top of page


How my Dad's legacy fuels my mission to fight cancer and keep people laughing.


In Pinkham Notch, a moose infested stretch of road sitting in the shadow of Mt. Washington, the term redneck isn't an insult. I cut my teeth in the "notch" so I grew up knowing a redneck would put food on your table come hell or high water. A redneck would keep your house warm, walk shoveled, and a smile on your face.

My father was a redneck and he wouldn't have had it any other way. Despite the fact he carried a 5'4" frame, and some of his friends called him "Little Artie", he cast a tall shadow across the landscape in Jackson, NH where he served as the town's Road Agent for two-decades.

His shadow also colors the landscape of Winnipesaukee Whisker Oil Co. It shapes the stoic, no nonsense, irreverent approach to products, and it drives my philosophy. It is the reason why every bottle, every product, every ingredient will always be 100 % natural. It is the reason why you'll never buy a product from the ol' Whisker Oil Co. jammed to the gills with cancer causing carcinogens.

The same kind of carcinogens that took his life at 53 years old. The official cause of death was pancreatic cancer, but cancer's little soldiers are all the microscopic chemicals and carcinogens we willingly put in our body every day.

The numbers are staggering! And the closer you look, the worse they get. Here's the number that motivates me--studies show the avg. American puts 126 chemicals in their body every day, just in the skincare products they use.

The most common question I get asked is, "What the hell is Whisker Oil?".

The second question I get is about regulations, the FDA, etc. The truth is, the lack of oversight is stunning. It's the reason Madison Avenue can fill stores on Main St. with one toxin after another. And you can bet your ass, that with all the money in the till, changes won't be coming soon. Little ol' Whisker Oil companies don't have lobbyists on the payroll. So rather than pay lobbyists, my mission is to "nix the 126". It's the reason I get excited when I find a new natural ingredient. It brings me one step closer to getting the number of chemicals we put in our body, every day, down to zero.

If nixing the 126 is about the commitment to battling the dark side, then fun and games in promotion is about light side of Dad's legacy. So let's have a few laughs, some fun and take a look at the colorful life of my father, Arthur Fernald.

Me, brother Dan, and Dad

My dad loved fly fishing (which often included evading "That goddamn fish cop"), making maple syrup, Budweiser, and most importantly, spending time with family and friends.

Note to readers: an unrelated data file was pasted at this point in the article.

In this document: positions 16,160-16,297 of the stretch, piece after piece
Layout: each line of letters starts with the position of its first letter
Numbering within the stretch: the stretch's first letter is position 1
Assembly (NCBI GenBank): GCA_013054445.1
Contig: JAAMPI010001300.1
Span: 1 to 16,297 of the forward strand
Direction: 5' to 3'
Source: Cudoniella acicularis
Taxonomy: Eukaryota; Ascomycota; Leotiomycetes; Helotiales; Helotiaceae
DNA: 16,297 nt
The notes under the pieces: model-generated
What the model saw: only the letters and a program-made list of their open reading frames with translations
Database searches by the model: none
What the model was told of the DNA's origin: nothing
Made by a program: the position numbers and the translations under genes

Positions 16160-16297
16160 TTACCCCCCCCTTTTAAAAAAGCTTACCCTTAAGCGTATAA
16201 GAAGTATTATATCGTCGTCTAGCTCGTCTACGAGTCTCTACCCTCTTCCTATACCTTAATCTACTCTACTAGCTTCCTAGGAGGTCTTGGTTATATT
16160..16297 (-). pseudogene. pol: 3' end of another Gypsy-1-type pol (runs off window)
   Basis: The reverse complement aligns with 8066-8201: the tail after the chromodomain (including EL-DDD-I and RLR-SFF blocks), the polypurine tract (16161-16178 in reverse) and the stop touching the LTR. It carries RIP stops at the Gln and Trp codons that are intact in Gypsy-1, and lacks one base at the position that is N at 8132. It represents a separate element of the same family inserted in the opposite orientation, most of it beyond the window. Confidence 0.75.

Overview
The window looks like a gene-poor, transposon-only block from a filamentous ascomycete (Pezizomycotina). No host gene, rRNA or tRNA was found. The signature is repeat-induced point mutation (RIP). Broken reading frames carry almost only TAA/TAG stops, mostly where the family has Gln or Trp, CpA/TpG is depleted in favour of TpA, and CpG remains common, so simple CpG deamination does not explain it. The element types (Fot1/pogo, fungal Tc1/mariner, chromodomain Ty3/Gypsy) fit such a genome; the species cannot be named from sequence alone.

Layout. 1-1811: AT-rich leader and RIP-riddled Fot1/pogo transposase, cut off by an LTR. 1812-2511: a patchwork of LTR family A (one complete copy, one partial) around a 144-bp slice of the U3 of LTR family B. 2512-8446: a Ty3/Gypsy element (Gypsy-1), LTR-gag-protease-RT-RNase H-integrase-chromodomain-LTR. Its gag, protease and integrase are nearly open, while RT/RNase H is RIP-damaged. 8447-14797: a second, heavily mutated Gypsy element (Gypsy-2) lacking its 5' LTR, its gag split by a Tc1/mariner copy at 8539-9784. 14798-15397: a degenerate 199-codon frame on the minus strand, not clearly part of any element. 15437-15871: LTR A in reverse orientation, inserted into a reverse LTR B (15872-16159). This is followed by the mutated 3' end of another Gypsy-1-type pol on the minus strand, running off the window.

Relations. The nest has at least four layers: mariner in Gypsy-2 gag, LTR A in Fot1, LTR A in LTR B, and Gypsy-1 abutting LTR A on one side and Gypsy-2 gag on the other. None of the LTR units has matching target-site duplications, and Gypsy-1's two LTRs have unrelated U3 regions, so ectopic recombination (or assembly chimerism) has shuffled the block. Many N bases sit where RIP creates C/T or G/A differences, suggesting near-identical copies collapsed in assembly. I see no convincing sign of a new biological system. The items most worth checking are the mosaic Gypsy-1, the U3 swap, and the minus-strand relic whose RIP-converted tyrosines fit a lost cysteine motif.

He was born and raised in Jackson, in the 1950's. From an early age he was more interested in hunting and chasing girls than in school. We all had a good laugh when he showed us his first grade report card and the teacher's comments, "If Arthur doesn't turn it around soon, all will be lost!"

Fortunately all wasn't lost, but the fact he was named "Class Sleepy Head" his Senior year in high school, tells you all you need to know.

It wasn't many years after, that he began plowing snow for the town, a job that would lead to him becoming the Road Agent. It was a decent job that kept food on our table. It also afforded him time to pursue one of his great passions each spring, maple sugaring. One old-timer in town once went on the record saying, "That man could make maple syrup on a grass fire". In fact, he was talented enough that the Kennedy's and Jackie Onassis made sure they got their fix each year. I don't think it was too long after "Jackie O" bought her first bottle of syrup that some of the locals started calling him "The Sugar King"!

To this day, my college buddies talk about Dad drinking them under the table, teaching them to ice fish, or putting them to work with a splitting maul. No gathering of old friends is complete without someone telling the story of Dad walking out into the living room in his "tighty whities" to give us hell, late one drunken night.

While many of the details are lost in the Guinness fog of that night, it had something to do with one of my guys upsetting Dad's prized beagle "Stubby". Hearing the baying hound, and coming to the Stub's aid, Dad stood in the living room, in all his fruit-of-the-loomed splendor and proclaimed, "Think it's bout time you boys called it a night"!

I'd like to think Dad would have been a whisker oil guy. Beard oil? No goddamn way. Whisker oil? Hell yeah!

The whisker oil, would have had a place in his backpack as he loaded his rusted out truck and headed "Up North" to Timmy's Camp for a weekend of rabbit hunting and drinking. And while he would hate to admit it, he would have loved the knob polish as well. You'd be hard pressed to find a picture of Dad without a hat on, because he was as bald as they come. He tried to hide it, but he could have really used some of "The Bald Knob".

Diddy Fern

So while Dad would have cringed if he was ever called a Lumbersexual or a Hipster instead of a Redneck, his fingerprints are on every product I design. A rugged product, with kick-ass performance that isn't full of cancer causing agents.

Here's to the Sugar King!

bottom of page